Consumer Products

Marijuana Weekly News Roundup

Last February the National Highway Traffic Safety Administration (NHTSA) released results of a survey that found a full 22% of U.S. drivers tested positive for driving with some kind of drug in their systems that could affect safety. More than half, 12.6%, were found to have been using marijuana.

Last week, a small company in Oakland, California, said it would begin clinical trials early in 2016 for a breathalyzer that tests for THC as well as alcohol. THC is the psychoactive ingredient in cannabis.

And while there is evidence that marijuana use impairs psychomotor skills, distracts attention, and affects other cognitive functions, there is also evidence that driving stoned is far less hazardous than driving drunk according to a report from the AP and CBS News last February.

One other issue is that most states have not established a legal limit on the amount of THC in a driver’s bloodstream. In Washington, the initiative that voters passed in 2012 legalizing recreational marijuana use did contain a legal limit for THC: 5 nanograms per milliliter of blood.

The Oakland company, Hound Labs, has competition from a team at Washington State University that is also working on a portable marijuana breathalyzer.

Here are other important news stories for the week.

Newspapers With Marijuana Ads Can’t Be Mailed, Feds Warn
The U.S. Postal Service has warned newspapers that it is a felony to mail material that includes marijuana advertising.

The Oregon Newspaper Publishers Association forwarded the recent federal advisory to its 100 or so members this week. The group’s executive director said the association “strongly discourages” Oregon newspapers that rely on the U.S. mail for delivery from accepting “any type of marijuana advertising.”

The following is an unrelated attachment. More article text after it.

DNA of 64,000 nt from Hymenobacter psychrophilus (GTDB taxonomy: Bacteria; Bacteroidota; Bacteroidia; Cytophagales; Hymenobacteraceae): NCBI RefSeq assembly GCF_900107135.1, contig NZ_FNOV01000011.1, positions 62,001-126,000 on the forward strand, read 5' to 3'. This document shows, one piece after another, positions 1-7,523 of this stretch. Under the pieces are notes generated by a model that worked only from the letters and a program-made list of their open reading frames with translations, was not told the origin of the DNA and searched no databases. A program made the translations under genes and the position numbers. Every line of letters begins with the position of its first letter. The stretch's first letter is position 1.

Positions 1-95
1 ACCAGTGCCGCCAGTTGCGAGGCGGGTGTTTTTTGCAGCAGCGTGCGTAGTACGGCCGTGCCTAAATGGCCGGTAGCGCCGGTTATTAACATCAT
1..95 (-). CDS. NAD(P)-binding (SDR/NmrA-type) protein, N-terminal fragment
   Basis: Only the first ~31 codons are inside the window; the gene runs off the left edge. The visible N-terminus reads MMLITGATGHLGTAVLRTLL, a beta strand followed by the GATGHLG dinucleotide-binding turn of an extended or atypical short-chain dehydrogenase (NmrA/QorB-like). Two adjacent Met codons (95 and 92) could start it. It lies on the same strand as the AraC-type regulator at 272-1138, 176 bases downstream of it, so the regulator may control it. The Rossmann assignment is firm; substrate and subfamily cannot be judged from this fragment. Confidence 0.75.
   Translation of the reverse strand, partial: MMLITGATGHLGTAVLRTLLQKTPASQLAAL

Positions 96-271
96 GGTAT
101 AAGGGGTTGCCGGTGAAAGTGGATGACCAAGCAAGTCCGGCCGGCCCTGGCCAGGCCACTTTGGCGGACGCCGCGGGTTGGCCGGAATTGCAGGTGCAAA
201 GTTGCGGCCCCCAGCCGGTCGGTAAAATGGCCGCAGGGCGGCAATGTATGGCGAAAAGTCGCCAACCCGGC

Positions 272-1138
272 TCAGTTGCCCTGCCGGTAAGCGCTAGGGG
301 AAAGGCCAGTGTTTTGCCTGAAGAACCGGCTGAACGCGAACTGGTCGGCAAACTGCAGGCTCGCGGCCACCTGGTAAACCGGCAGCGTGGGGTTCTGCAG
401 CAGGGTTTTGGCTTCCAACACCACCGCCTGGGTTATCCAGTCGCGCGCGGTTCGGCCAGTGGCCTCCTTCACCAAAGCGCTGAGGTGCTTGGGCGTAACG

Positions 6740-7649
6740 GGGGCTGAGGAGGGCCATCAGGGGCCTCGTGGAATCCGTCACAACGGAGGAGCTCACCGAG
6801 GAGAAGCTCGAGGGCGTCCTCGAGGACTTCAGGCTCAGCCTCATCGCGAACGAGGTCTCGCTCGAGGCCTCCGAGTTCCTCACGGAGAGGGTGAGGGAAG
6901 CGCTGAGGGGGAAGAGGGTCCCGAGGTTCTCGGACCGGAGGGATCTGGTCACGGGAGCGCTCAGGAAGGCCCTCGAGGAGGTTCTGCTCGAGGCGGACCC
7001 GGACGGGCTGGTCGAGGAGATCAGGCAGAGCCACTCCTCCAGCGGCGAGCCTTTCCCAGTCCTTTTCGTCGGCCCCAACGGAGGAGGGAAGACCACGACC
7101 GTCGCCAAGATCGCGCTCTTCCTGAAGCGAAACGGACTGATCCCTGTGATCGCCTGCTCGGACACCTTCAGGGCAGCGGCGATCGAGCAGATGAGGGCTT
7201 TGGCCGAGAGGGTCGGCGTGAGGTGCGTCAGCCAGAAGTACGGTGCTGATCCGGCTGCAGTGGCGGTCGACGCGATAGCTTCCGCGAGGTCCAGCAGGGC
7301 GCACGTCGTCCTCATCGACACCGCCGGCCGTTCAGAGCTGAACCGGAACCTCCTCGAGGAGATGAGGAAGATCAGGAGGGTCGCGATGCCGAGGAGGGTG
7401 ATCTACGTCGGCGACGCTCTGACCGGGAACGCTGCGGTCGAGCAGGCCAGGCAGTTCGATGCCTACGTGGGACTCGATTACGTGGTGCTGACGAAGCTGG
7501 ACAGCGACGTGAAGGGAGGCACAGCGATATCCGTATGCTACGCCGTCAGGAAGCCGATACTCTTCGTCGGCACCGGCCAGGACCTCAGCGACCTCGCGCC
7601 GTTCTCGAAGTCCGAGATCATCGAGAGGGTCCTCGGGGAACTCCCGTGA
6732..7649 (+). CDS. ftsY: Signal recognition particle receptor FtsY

“It is against the law,” Laurie Hieb wrote in an email to Oregon newspaper executives this week. “Unfortunately, ONPA cannot do anything about this.”


Marijuana Associated With Weight Loss According to New Study, Munchies Be Damned
Although marijuana is famous for causing the munchies, it turns out that despite all the snacking, there isn’t much need for concern about weight gain. According to science, in fact, smoking marijuana might cause people to loseweight. Which is unexpected, but there is an explanation.

According to a new study by researchers from San Diego State University and Cornell, states in which laws were passed permitting medical marijuana, there was a decline in obesity in the state. In fact, legalizing medical marijuana is associated with a 2-6 percent decrease in the probability. And places that adopted medical marijuana also saw a decline of $58 to $115 in per-person costs related to obesity.

“These findings are consistent with the hypothesis that MMLs [medical marijuana laws] may be more likely to induce marijuana use for health-related reasons among older individuals,” the researchers write in the paper, “and cause substitution toward lower-calorie recreational ‘highs’ among younger individuals.”

Read more at Bustle.